A few months ago, I wrote about a wonderful but struggling local business that was having difficulty making ends meet. It had already closed down the small café in the back of the store and was considering closing their doors altogether due to cash flow difficulties.
In that article, I placed some of the blame for Blumsters’ struggles on its promotional activities. My wife and I had been near the business many times but were completely unaware of what the business was about. In fact, I believed that it was a floral shop, not the wonderful little novelty shop and café that it actually was.
Since then, Blumsters has had a stunning recovery. The business was sold to enthusiastic new ownership that turned over a good deal of their inventory in order to get the business back on solid footing. The café has reopened and, on the times I’ve visited it, it has been doing good business.
How -- or better yet, why -- did this recovery happen? How did Blumsters make it when so many other small businesses on a downward spiral fail?
I see three big ingredients in this recovery -- and they’re key ingredients in the success of any small business.
1. Someone believed in the business.
Obviously, the original owners believed in the business, but they were missing other ingredients that would lead to success. As their business began to fail, they began to cut services but still fought to keep the doors open because they believed in it. The new owners took over the business because they believed in it and knew it could succeed.
2. Someone was willing to take a new approach.
After the new owners took over, a large portion of the store’s inventory was turned over quite rapidly. Some was retained by the original owners in an effort to reduce the cost of buying the business. Other items were simply liquidated in various ways in order to get the entire business back on track and on a firm foundation.
This liquidation occurred because the new owners were willing to do things a bit differently than the previous owners. The previous owners were unwilling to change their inventory because selling those items had served the business well for years. The new owners knew that the charm of Blumsters wasn’t in the specific items for sale but, at least in part, in the aesthetics and appeal and charm of the shop itself.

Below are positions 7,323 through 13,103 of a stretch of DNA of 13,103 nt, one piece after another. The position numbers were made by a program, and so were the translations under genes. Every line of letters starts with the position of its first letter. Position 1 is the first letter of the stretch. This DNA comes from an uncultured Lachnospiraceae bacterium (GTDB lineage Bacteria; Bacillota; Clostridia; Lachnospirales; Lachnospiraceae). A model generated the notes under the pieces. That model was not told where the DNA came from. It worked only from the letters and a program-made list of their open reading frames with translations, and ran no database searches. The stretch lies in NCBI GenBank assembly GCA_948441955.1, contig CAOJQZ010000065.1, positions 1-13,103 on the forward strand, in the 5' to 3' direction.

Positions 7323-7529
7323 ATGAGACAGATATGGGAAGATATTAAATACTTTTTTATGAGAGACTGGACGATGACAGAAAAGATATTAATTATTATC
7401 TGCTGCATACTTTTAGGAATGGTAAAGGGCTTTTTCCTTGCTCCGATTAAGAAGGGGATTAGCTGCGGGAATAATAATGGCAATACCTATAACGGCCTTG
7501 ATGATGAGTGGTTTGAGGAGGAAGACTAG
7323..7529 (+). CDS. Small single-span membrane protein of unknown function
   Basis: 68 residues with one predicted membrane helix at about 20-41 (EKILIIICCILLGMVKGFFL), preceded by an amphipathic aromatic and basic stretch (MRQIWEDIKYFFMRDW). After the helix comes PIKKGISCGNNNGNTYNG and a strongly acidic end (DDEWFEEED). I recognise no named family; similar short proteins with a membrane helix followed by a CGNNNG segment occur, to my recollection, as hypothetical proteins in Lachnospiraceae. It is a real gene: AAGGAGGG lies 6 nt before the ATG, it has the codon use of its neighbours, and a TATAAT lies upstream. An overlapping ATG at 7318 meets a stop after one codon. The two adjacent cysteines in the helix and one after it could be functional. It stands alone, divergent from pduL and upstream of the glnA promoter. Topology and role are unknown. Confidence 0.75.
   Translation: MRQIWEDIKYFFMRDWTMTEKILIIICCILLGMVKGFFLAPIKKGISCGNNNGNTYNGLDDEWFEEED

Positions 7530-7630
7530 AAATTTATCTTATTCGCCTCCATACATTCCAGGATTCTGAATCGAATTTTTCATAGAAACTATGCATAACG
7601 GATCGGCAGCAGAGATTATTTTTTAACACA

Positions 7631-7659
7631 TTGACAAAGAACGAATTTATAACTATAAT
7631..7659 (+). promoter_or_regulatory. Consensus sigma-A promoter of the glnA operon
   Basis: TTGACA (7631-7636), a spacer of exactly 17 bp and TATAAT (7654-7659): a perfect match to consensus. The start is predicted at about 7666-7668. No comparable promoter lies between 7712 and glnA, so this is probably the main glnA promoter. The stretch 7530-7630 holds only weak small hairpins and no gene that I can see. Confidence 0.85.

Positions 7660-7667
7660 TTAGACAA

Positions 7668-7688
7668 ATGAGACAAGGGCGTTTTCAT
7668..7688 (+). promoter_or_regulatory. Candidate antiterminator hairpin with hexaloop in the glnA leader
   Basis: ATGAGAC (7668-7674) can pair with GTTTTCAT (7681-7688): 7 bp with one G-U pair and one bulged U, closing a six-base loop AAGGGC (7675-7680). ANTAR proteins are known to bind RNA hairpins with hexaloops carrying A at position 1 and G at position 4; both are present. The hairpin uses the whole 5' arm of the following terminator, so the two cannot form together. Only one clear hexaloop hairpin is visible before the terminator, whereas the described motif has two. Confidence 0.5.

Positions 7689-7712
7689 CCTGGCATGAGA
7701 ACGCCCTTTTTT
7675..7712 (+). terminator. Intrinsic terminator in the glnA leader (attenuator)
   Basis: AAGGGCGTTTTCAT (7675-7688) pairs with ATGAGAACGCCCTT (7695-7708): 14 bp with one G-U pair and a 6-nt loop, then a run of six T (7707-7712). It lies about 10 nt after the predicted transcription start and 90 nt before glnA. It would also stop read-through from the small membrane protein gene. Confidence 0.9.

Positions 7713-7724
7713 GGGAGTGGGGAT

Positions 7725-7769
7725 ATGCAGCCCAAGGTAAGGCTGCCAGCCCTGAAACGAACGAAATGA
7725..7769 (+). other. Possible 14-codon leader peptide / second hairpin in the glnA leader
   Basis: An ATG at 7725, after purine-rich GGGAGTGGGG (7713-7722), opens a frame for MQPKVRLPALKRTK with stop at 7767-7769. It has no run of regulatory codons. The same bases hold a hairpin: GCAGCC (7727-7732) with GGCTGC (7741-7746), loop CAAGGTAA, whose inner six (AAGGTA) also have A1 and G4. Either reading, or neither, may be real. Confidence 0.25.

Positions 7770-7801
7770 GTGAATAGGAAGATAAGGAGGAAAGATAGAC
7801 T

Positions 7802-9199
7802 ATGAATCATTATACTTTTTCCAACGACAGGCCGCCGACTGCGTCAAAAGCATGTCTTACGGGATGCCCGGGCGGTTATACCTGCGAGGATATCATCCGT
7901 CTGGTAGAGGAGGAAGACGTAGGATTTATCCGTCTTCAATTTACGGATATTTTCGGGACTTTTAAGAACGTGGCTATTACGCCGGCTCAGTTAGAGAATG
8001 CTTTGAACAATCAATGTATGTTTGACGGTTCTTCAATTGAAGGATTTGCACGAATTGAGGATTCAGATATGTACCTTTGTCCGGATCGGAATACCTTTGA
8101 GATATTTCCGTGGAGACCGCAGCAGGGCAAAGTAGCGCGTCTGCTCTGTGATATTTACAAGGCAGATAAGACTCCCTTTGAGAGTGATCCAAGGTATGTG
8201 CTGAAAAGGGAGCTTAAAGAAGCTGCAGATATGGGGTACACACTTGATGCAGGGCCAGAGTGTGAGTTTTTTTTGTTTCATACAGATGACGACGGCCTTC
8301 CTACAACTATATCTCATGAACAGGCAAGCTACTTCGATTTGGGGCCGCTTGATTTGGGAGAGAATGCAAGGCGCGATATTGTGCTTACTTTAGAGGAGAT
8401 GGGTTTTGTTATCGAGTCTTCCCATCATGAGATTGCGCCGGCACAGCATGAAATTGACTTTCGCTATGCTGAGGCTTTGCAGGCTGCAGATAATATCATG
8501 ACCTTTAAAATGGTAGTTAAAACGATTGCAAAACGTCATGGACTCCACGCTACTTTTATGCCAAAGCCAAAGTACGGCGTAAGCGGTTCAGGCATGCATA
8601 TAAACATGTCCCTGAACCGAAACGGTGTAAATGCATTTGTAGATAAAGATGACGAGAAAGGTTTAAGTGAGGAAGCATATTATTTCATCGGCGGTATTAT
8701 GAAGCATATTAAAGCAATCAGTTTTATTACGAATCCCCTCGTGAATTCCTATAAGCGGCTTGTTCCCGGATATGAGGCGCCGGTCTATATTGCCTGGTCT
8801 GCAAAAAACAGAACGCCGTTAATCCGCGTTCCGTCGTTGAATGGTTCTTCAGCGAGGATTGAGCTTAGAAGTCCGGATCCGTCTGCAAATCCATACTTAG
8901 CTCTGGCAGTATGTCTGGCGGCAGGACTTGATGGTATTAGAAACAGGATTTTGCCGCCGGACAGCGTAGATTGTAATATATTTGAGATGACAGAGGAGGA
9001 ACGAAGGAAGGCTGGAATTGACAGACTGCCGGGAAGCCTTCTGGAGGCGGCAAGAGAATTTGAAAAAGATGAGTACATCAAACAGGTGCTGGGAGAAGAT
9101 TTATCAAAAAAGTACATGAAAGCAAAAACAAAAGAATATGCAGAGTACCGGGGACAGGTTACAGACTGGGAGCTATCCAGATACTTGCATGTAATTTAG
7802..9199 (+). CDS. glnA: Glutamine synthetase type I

3. Someone was willing to take on risk.
It’s so easy when you have a business that has run successfully for a long time to be deeply afraid of taking risks and changing those things that have always served you well. A successful small business, though, always looks at their assumptions and looks for ways to improve things.
There was substantial risk in buying a business that was struggling. There was even more risk in getting rid of most of the inventory. On top of that, add the risk of re-opening a closed restaurant and you have pretty a hefty pile of risk here, something that the previous owners were unwilling to take on.
Will this pan out for the new owners? All I can say is that I’m writing this in the café at Blumsters and I see plenty of customers in here.
Believe in your business, but be willing to take new approaches and also take on risks on occasion. While I see some delicious soups on the menu here, I also see those three ingredients on display everywhere I go.
Photo courtesy of Sancho McCann